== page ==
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Dagmar

The dreamcatcher works so well for Dagmar and Hesse that they buy a mailcatcher, a friendcatcher, a flycatcher and a discussioncatcher too. (The flycatcher is just one of those unrolled sticky things; they call it that for symmetry.)

Life gets a lot smoother. Too smooth, in fact.

“Dag,” says Hesse carefully one day. “Ever get the impression that we can’t actually… talk about those?” He waves toward them.

“Because of the dis–the disc–” She can’t quite name it.

“Yeah.”

“Um.” She bites her fingernail. “Should we take it down?”

“Mmf mmfff!” agrees Rondo, from the cotton web outside their door.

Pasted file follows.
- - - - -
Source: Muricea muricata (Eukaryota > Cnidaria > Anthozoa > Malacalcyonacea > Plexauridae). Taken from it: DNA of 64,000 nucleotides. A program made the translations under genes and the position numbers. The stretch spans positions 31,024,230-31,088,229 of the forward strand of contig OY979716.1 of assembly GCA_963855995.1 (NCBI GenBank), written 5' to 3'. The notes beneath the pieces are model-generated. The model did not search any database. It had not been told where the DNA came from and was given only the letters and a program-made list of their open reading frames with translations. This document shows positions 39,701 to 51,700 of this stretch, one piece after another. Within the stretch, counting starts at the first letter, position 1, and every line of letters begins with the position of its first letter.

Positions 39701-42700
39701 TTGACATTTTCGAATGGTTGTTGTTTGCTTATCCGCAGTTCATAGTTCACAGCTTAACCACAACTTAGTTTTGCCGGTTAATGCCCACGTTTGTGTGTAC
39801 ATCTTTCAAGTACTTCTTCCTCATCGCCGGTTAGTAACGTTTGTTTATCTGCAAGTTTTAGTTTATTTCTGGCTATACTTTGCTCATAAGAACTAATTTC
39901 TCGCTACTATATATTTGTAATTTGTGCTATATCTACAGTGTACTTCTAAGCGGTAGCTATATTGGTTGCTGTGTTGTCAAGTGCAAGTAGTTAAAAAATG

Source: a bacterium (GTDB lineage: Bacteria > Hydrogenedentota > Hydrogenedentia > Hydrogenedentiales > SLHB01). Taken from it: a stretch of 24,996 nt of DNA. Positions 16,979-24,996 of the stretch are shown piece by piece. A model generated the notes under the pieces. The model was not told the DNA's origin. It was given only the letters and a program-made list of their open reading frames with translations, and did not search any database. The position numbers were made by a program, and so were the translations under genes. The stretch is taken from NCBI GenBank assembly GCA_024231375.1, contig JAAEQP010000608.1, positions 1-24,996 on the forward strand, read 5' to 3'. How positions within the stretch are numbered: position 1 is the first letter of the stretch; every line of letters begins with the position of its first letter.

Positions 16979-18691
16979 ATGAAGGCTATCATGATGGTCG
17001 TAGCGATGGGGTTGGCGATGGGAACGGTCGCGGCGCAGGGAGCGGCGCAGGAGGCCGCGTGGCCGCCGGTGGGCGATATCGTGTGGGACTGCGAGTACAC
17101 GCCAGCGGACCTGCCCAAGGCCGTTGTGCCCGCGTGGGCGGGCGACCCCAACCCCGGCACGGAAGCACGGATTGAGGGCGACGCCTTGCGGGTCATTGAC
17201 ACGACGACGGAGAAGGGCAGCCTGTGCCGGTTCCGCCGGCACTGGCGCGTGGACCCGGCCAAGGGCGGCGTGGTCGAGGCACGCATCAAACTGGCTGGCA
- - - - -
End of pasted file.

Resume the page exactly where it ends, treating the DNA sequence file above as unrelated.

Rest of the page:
Rondo

Rondo dreams that he’s completely on top of the whole Pittsburgh situation: everyone coordinating perfectly, grudges sidelined, signatures of approval piling up in his in-tray. On waking, he’s deeply disappointed that it wasn’t real. This is alleviated by the discovery that he can fly.

Rondo whoops through barrel rolls; he scatters geese and skims the center line down I-95. It’s so easy. There’s no wind noise or bugsplatter, and to accelerate he just bites his lip and squints and tries.

The next night he has a dream about money, and when he wakes up all his teeth fall out.

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